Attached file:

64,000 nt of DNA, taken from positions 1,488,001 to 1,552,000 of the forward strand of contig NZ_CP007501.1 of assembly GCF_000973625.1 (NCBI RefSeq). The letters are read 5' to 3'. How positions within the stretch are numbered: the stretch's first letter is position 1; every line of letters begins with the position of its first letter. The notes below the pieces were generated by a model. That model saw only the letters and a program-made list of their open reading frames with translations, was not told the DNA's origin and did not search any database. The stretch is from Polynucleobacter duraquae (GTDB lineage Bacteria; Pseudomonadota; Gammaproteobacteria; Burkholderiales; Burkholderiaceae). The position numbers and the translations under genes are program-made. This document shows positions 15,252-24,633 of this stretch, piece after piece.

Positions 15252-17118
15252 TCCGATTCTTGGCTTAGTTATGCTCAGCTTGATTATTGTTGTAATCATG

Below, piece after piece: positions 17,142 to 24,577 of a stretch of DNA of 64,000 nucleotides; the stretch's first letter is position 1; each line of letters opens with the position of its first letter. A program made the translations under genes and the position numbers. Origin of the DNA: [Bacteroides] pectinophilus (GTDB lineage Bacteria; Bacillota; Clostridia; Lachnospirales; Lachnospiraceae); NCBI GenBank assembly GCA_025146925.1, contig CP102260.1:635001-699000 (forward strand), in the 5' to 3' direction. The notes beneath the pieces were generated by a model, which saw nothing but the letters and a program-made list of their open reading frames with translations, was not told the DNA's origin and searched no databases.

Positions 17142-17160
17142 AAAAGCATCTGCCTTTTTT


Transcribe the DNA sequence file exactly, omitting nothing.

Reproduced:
64,000 nt of DNA, taken from positions 1,488,001 to 1,552,000 of the forward strand of contig NZ_CP007501.1 of assembly GCF_000973625.1 (NCBI RefSeq). The letters are read 5' to 3'. How positions within the stretch are numbered: the stretch's first letter is position 1; every line of letters begins with the position of its first letter. The notes below the pieces were generated by a model. That model saw only the letters and a program-made list of their open reading frames with translations, was not told the DNA's origin and did not search any database. The stretch is from Polynucleobacter duraquae (GTDB lineage Bacteria; Pseudomonadota; Gammaproteobacteria; Burkholderiales; Burkholderiaceae). The position numbers and the translations under genes are program-made. This document shows positions 15,252-24,633 of this stretch, piece after piece.

Positions 15252-17118
15252 TCCGATTCTTGGCTTAGTTATGCTCAGCTTGATTATTGTTGTAATCATG

Below, piece after piece: positions 17,142 to 24,577 of a stretch of DNA of 64,000 nucleotides; the stretch's first letter is position 1; each line of letters opens with the position of its first letter. A program made the translations under genes and the position numbers. Origin of the DNA: [Bacteroides] pectinophilus (GTDB lineage Bacteria; Bacillota; Clostridia; Lachnospirales; Lachnospiraceae); NCBI GenBank assembly GCA_025146925.1, contig CP102260.1:635001-699000 (forward strand), in the 5' to 3' direction. The notes beneath the pieces were generated by a model, which saw nothing but the letters and a program-made list of their open reading frames with translations, was not told the DNA's origin and searched no databases.

Positions 17142-17160
17142 AAAAGCATCTGCCTTTTTT